Cheat Sheet

Boxers For Dummies

From Boxers For Dummies by Richard Beaucamp

Boxer dogs offer loyalty, companionship, and security. Make sure you reciprocate your furry friend's regard by providing what your Boxer needs to live a comfortable, healthy life and by being prepared for first-aid needs that may arise.

How to Live with a Boxer

Your pet Boxer can bring you years of companionship and joy. But a Boxer isn't just any dog. Boxers, like many breeds, have their own needs and idiosyncrasies. Use the tips in the following list to make life with your furry friend the best it can be:

  • Be sure a Boxer is right for you before you even think about buying one.

  • Don't choose your Boxer — or any dog, for that matter — on impulse.

  • Be sure to buy your Boxer from a breeder who is well-respected and who makes health and temperament primary considerations.

  • Have all the supplies and diversionary safeguards you need before your Boxer pup arrives home. This approach will save you and your family many headaches and reduce wear-and-tear on yourhome.

  • Understand how to communicate with your dog. Dogs are not little people. They think and communicate differently. If you know how your Boxer does both, you'll be better prepared when it comes time to train your dog.

  • Start training your dog in puppyhood. You can begin with commands like "no," "come," "sit," "stay," "down," and "heel."

  • Be sure your Boxer has proper nutrition and enough exercise. Nutritious food in the correct amount is essential for growing pups. And exercise keeps your pal in shape and helps use up some of that excess energy that comes with the territory where puppies are concerned.

  • Groom your Boxer regularly. Grooming isn't just a matter of keeping your dog looking good; it also keeps you ahead of health problems because you pay attention to your dog's body and can notice changes when they first appear.

  • Set up your home emergency kit before the pup arrives. Make sure the emergency kit is replenished regularly.

  • Establish a good relationship with a veterinarian. Next to you, your local vet is your Boxer's best friend. Make sure the three of you get along well.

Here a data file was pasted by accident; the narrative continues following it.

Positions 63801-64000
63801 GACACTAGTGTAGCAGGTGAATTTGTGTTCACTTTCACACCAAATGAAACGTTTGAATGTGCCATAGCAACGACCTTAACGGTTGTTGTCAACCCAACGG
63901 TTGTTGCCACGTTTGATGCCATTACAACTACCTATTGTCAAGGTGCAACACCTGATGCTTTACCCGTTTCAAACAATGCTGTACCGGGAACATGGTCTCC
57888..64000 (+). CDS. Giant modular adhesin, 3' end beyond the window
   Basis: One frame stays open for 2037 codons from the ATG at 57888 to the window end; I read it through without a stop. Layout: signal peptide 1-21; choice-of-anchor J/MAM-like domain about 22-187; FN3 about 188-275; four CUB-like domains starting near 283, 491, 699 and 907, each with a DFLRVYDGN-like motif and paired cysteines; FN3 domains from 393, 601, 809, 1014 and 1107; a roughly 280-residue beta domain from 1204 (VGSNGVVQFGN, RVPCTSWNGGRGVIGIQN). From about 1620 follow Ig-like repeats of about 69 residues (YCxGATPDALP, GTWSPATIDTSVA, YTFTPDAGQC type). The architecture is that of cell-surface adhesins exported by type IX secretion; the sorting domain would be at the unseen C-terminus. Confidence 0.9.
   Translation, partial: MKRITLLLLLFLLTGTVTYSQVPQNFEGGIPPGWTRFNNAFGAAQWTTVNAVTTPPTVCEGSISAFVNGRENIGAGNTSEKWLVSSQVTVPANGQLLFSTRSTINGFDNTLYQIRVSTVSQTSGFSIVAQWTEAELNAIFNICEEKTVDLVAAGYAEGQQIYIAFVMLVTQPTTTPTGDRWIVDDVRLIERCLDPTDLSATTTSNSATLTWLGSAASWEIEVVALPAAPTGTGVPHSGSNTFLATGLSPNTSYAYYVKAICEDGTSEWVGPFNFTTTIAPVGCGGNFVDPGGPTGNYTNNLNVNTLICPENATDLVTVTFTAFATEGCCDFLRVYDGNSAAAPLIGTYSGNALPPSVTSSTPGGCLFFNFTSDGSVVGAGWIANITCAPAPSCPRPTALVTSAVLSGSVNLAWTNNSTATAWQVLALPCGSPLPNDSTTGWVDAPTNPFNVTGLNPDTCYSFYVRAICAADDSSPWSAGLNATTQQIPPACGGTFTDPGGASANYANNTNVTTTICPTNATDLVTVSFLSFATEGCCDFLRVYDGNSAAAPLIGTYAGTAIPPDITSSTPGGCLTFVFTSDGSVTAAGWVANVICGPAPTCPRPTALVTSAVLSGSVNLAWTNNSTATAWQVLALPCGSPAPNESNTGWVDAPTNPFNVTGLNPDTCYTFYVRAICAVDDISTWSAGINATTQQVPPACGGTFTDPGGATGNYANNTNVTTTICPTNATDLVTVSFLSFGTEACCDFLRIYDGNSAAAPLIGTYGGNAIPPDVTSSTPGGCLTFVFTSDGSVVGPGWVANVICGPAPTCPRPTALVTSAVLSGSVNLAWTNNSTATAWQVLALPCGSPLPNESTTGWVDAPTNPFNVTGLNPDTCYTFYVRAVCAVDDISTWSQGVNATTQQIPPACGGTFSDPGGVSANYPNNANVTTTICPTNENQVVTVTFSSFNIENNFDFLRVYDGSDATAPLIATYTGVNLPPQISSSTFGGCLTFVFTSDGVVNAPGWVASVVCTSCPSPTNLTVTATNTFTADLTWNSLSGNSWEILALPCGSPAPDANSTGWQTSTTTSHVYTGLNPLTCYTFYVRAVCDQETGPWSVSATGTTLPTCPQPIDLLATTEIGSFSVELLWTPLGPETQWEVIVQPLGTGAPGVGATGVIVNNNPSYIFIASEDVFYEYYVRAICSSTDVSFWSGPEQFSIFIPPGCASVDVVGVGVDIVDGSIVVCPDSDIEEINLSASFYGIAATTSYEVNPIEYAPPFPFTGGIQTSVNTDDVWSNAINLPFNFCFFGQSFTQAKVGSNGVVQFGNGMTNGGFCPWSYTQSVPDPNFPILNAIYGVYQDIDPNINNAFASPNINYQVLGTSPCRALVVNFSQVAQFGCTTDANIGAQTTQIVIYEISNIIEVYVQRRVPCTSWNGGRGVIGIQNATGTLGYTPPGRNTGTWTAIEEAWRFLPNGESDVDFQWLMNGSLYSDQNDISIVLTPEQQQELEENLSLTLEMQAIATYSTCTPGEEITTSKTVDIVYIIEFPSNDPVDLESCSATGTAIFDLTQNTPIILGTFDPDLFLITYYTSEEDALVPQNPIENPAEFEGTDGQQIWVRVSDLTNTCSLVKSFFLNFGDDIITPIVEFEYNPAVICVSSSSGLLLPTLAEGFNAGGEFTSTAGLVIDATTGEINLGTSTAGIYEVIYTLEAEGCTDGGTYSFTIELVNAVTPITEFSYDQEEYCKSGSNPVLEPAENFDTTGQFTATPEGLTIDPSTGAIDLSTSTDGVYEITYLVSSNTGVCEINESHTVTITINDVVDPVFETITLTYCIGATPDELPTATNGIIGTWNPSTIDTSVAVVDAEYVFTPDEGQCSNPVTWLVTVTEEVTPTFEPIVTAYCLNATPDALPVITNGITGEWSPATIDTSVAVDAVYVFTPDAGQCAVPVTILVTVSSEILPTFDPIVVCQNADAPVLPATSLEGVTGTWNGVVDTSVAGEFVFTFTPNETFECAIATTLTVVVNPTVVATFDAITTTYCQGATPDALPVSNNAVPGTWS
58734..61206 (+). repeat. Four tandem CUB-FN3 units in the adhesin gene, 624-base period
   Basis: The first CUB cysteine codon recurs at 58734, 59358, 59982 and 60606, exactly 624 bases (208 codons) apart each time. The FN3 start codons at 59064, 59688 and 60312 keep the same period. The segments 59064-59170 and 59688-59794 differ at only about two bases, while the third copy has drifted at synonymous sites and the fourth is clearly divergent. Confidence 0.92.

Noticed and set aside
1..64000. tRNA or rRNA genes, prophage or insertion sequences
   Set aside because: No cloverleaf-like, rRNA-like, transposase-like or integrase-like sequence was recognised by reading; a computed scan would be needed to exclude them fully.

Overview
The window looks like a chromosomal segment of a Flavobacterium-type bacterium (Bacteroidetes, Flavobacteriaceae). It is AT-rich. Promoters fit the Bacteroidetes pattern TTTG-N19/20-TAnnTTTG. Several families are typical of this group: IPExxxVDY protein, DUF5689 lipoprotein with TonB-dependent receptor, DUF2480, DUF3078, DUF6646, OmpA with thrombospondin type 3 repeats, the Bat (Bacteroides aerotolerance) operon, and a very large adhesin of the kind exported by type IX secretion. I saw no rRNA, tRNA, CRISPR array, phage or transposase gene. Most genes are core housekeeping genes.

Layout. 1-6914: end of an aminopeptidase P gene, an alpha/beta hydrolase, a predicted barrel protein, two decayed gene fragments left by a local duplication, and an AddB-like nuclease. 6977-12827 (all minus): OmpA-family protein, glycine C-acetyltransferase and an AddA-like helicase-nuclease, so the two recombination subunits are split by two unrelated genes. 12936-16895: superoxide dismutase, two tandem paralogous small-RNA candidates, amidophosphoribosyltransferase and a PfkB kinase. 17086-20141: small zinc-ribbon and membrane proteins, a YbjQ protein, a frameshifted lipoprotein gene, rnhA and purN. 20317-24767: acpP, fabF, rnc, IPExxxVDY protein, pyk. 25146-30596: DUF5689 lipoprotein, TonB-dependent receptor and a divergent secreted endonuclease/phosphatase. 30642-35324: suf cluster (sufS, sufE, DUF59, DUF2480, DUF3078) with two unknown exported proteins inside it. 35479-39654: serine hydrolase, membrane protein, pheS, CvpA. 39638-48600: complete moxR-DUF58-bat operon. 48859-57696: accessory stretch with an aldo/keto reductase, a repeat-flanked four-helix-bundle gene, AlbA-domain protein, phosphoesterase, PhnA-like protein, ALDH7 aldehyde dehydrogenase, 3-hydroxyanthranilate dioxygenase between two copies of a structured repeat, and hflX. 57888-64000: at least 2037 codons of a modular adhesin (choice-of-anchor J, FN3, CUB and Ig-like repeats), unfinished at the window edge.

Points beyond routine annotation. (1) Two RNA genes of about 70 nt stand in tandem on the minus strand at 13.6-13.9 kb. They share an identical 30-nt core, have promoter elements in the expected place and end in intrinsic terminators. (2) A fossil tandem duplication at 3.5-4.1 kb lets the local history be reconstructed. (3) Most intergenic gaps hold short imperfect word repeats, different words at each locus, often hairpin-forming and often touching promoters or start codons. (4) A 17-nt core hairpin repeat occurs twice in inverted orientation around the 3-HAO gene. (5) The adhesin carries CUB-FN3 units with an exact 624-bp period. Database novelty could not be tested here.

• Introduce your Boxer pup early on to the way you live and the things you like to do so that the two of you can share all those pleasant experiences.

  • Keep in mind that your Boxer is not only capable of learning games and fun things, but he also has a vast storehouse of capabilities that can serve to help and protect not only you and your family but others in need as well.

What to Keep in Your Boxer's First-Aid Kit

At some point, you'll need to provide some first-aid for your Boxer dog. When that time comes, the reassurance of having the supplies at hand that you need to treat your pet saves you time and lessens stress for both you and your pooch. Stock your Boxer's first-aid kit with the supplies in the following list:

Activated charcoal tablets Eyewash Rubber gloves
Adhesive tape (1- and 2-inch width) Emergency phone numbers (taped on the cover of the first-aid kit) Rubbing alcohol
Antibacterial ointment (for skin and eyes) Hydrogen peroxide (3 percent solution) Scissors (preferably with rounded tips)
Antihistamine (approved by your vet for allergic reactions) Ipecac syrup (to induce vomiting) Tourniquet kit
Bandages and dressing pads (gauze rolls, both 1- and 2-inch width) Nylon stocking (to use as muzzle) Dosing syringe (without needle, for administering oral medications)
Blanket (for moving injured dog or warming) Petroleum jelly Towel
Cotton balls Pliers or tweezers (for removal of stings, barbs, and quills) White sock (to slip over an injured paw)
Diarrhea medicine Rectal thermometer
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